I Think So Too

January 12th, 2011 § 11 comments

That chair you’re sitting in?
I’ve sat in it too:

In waiting rooms. Chemo rooms. Prep rooms. For tests. Surgeries. Procedures. Inpatient. Outpatient. Emergency visits. Routine visits. Urgent visits. To see generalists. Specialists. Surgeons. Alone. With friends. With family members. As a new patient. Established patient. Good news. Bad news. I’ve left with new scars. Prescriptions. Appointments. Words of wisdom. Theories. Guesses. Opinions. Statistics. Charts. Plans. Tests. Words of assurance. More bloodwork. Nothing new. Nothing gained. Nothing but a bill.

That feeling you’re having?
I’ve had it too:

Shock. Disbelief. Denial. Grief. Anger. Frustration. Numbness. Sadness. Resignation. Confusion. Consternation. Curiosity. Determination. Dread. Anxiety. Guilt. Regret. Loss. Pain. Emptiness. Embarrassment. Shame. Loneliness.

That day you’re dreading?
I’ve dreaded it too:

The first time you speak the words, “I have cancer.” The first time you hear “Mommy has cancer.” The day you wear a pink shirt instead of a white shirt. Anniversary day. Chemo day. Surgery day. Scan day. Decision day. Baldness day. The day the options run out.

Those reactions you’re getting?
I’ve had them too:

Stares. Questions. Pity. Blank looks. Insensitivity. Jaw-dropping comments.

Those side effects you dread?
I’ve dreaded them too:

Nausea. Vomiting. Pain. Broken bones. Weakened heart. Baldness. Hair loss. Everywhere. Unrelenting runny nose. Fatigue. Depression. Hot flashes. Insomnia. Night sweats. Migraines. Loss of appetite. Loss of libido. Loss of breasts. Phantom pain. Infection. Fluid accumulation. Bone pain. Neuropathy. Numbness. Joint pain. Taste changes. Weight gain. Weight loss. Some of them happen. Some don’t. Eventually, though? You name it. It changes. Temporarily anyway.

That embarrassment you’re feeling?
I’ve felt it too:

Buying a swimsuit. Getting a tight-fitting shirt stuck on my body in the dressing room. Having a child say “You don’t have any eyebrows, do you?” Wearing a scarf. Day after day. Wondering about wearing a wig because it’s windy outside and it might not stay on.

That fear you’re suppressing?
I’ve squelched it too:

Will this kill me? How bad is chemo going to be? How am I going to manage 3 kids and  get through it? Will my cancer come back and take me away from my life? Will it make the quality of life I have left so bad I won’t want to be here anymore? Is this pain in my back a recurrence? Do I need to call a doctor? If it comes back would I do any more chemo or is this as much fight as I’ve got in me? What is worse: the disease or the treatment?

That day you’re yearning for?
I’ve celebrated it too:

“Your counts are good” day. “Your x-ray is clear” day. “Now you can go longer between appointments” day. “See you in a year”day. First-sign-of-hair day. First-day-without-covering-your-head day. First taste of food day. First Monday chemo-isn’t-in-the-calendar day. Expanders-out, implants-in day. First walk-without-being-tired day. First game-of-catch-with-the-kids day. First day out for lunch with friends day. First haircut day. “Hey, I went a whole day without thinking about cancer” day. “Someone asked me how I’m doing, I said ‘fine’ and I meant it” day.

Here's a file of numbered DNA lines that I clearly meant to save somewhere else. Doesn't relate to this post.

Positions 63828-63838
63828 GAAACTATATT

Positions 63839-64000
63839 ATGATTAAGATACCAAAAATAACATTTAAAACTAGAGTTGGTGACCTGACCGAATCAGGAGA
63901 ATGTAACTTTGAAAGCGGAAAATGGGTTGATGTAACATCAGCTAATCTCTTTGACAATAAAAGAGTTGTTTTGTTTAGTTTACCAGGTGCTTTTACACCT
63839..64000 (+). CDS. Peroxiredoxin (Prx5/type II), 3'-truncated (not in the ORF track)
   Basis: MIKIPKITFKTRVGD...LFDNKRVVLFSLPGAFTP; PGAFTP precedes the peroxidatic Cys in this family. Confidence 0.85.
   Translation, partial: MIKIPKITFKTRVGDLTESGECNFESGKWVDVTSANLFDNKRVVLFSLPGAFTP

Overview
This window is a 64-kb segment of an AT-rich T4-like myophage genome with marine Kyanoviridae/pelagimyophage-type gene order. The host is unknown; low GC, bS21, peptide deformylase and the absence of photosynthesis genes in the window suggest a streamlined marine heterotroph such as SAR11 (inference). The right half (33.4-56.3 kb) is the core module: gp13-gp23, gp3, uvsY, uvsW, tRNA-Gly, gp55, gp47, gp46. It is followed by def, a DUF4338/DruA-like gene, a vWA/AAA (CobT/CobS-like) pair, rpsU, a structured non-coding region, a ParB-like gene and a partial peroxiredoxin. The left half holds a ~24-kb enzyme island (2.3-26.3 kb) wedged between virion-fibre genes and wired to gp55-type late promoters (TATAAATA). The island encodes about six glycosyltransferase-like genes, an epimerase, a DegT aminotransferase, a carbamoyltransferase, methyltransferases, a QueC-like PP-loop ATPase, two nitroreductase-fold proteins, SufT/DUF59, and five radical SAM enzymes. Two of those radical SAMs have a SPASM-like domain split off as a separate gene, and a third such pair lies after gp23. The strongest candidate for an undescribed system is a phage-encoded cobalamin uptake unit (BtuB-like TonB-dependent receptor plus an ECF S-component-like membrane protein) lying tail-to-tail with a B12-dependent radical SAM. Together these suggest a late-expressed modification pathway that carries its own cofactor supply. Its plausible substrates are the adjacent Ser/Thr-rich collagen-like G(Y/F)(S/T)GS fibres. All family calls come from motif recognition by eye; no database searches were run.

That hope you have?
I have it too:
No more cancer.

Don’t you think that would be amazing?
I think so too.

January 10, 2010

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§ 11 Responses to I Think So Too"

  • Michael Rusk says:

    I recommend your blog to so many because you provide a comforting hand to others starting the path through cancer treatment as the patient or a caregiver. Sharing your experiences helps others understand what really happens and what feelings they may experience. Thank you for being here for my friends.

  • Sherree Stone says:

    the thing i’ve found the most surprising about the “c” word is the dividing line that occurs among friends. i either lost them, i assume because they were uncomfortable, or they rallied and became even more vital and dear. there hasn’t seemed to be alot of neutrality. sadly, my husband was one of the ones who pulled away. but i think he was on his way out emotionally prior, anyway. lovely post, as always, lisa.

  • Amy says:

    Nice to find you. I am also going through breast cancer and blogging my way through, though I’m a bit behind you on the path (just started chemo last week.) Best wishes to you…

  • Joanne Firth says:

    Physical reaction to this. This is the most powerful piece I’ve read to date. I need to reflect on it now. Floored.

  • Patti Wunder says:

    As with so many of your posts, I feel the “need” to write something and let you know just how powerful your writing is… your message is…

    My words fail me once more, for I can not seem to piece them together in a way that truly states how your writing has touched me.

    So for now I say thank you.

  • Thanks so much for reading and commenting. I just love knowing that my words touch readers… it keeps me doing what I’m doing!

  • kris says:

    Wow. Thank you so very much. My husband is living with cancer and this helped me a great deal. I am going to share it with him. Thank you again.

  • Nina Badzin says:

    Wow, Lisa. It’s such an inadequate reaction “wow” but that’s what I said when I got to the end. Your posts are really powerful. Just wanted you to know I’m reading (not in a stalkerish kind of way though. . . !) 😉

  • (((Lisa!))) Thank you! 🙂

    I hold your words close in my heart as a resource I hope that I never need to use. It is just nice knowing that you are there.

    Take care!

  • Becky says:

    Ahh Lisa.
    Sometimes the only reply I can muster is… I love you.

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